We see dangling and misplaced modifiers quite a lot in novels. Read on to discover how to recognize and fix dangling and misplaced modifiers.
A dangling modifier happens when you put a descriptive phrase next to a word that it doesn’t describe. This usage is incorrect because modifiers should be next to the word they describe, and doing otherwise causes people to misread the sentence.
Correct: She ran as fast as she could, the cape flapping in the wind behind her.
Correct: The cape flapped in the wind behind her as she ran as fast as she could.
Incorrect: Running as fast as she could, the cape flapped in the wind behind her.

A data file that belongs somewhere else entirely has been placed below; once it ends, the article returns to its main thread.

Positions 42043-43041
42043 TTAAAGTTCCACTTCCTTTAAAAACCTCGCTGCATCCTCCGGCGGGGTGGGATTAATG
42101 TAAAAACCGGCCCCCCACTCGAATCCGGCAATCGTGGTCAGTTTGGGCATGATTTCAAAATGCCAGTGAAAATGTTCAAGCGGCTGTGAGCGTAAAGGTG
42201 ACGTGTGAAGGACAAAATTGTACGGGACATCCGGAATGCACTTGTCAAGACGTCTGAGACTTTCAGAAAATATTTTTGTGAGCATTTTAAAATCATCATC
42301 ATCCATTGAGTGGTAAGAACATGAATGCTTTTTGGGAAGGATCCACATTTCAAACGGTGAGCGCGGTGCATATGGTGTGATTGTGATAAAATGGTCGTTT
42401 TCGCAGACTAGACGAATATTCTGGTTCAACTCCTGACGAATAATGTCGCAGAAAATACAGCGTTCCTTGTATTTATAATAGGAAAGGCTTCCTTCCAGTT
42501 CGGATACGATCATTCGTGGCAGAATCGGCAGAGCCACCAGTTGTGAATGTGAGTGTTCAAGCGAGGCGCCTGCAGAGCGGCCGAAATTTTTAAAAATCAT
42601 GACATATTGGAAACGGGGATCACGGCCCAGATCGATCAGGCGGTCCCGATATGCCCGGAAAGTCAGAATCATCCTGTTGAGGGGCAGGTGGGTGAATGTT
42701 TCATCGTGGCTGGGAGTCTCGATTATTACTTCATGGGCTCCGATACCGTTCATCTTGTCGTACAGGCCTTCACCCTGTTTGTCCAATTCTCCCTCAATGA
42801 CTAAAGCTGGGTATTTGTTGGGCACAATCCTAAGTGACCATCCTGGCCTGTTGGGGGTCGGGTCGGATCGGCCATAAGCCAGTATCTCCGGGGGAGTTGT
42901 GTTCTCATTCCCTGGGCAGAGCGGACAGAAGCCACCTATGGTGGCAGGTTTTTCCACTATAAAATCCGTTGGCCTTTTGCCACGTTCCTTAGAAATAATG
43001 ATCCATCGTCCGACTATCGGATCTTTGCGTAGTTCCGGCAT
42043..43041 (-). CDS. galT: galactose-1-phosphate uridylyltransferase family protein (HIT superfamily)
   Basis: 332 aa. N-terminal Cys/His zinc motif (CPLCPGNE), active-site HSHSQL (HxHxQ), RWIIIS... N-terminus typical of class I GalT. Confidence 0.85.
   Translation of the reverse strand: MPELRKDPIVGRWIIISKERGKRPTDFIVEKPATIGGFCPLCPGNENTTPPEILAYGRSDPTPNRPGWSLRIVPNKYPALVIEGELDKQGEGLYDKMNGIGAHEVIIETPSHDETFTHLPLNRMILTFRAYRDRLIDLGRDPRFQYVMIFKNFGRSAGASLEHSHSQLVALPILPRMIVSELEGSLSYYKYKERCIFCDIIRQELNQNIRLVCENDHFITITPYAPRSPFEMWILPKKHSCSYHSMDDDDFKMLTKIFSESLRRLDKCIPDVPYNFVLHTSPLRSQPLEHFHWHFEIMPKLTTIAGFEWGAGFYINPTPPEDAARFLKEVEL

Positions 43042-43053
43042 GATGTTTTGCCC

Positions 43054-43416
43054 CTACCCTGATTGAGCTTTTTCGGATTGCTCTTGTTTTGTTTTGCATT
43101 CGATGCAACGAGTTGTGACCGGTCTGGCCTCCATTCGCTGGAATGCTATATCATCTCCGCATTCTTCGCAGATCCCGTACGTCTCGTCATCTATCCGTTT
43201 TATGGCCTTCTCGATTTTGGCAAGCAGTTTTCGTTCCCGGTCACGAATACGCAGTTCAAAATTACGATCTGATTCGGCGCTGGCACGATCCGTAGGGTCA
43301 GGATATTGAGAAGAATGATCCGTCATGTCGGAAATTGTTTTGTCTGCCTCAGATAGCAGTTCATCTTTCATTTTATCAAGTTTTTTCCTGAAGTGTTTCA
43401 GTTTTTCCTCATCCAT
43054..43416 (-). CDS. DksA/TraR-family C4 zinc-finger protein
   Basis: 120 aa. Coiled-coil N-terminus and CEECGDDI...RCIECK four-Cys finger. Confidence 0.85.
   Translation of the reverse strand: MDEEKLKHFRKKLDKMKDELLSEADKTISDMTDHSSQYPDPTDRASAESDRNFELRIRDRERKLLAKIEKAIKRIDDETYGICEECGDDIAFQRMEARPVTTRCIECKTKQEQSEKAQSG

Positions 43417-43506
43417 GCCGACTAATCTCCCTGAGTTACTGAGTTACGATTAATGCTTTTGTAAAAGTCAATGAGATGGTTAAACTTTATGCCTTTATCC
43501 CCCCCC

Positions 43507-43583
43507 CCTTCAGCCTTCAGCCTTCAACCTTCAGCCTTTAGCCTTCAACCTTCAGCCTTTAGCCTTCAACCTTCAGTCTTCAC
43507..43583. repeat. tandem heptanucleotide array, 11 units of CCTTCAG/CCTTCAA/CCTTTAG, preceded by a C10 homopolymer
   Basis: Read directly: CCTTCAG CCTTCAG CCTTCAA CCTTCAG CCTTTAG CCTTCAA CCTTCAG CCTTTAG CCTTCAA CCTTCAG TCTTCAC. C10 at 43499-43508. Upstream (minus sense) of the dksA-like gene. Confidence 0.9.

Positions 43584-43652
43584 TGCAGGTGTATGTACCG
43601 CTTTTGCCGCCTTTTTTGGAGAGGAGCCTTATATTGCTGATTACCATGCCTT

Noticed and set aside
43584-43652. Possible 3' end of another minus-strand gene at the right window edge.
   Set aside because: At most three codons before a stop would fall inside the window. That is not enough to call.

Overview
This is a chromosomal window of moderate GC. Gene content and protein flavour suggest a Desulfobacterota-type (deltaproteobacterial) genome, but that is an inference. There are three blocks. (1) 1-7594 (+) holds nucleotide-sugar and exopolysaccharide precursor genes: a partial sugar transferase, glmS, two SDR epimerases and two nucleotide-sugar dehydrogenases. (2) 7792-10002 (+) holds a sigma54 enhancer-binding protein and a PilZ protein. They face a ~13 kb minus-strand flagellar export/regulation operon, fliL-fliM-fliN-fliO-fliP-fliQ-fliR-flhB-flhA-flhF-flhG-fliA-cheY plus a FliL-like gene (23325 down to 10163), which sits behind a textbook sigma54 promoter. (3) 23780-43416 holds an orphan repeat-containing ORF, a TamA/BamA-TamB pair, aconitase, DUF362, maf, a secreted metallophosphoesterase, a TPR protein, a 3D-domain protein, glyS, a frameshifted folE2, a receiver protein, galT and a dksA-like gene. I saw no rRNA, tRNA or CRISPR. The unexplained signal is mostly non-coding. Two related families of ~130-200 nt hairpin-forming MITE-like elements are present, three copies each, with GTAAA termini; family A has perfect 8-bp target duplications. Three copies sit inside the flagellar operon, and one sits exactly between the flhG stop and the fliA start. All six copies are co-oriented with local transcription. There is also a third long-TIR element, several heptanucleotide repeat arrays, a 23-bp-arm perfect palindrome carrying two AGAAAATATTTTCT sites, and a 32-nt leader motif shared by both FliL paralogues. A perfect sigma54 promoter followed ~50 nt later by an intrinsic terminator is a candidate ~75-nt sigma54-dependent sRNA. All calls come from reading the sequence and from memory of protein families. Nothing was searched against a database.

The cape is not running, so “running as fast as she could” is a dangling modifier. It is dangling at the beginning of the sentence without the noun it’s modifying.
Fixing a dangling modifier does require slightly rewriting the sentence, but doing so is generally easy.
A misplaced modifier happens when you put a single-word modifier next to a word it doesn’t modify.
Correct: I slowly ate the bowl of cold cereal.
Incorrect: I slowly ate the cold bowl of cereal. (Unless you stuck the bowl in the fridge and want to point out that the bowl itself is cold.)
Putting a modifier in the wrong place can completely change the meaning of a sentence.
I stared only at the clown. (You stared at the clown and nothing else.)
I only stared at the clown. (You stared at the clown but didn’t do anything else to him, such as chase him, hug him, etc.)
A misplaced modifier is fixed by simply moving the modifier to be next to the word it’s modifying.
Let us know in the comments below if you have any questions on how to fix dangling and misplaced modifiers.
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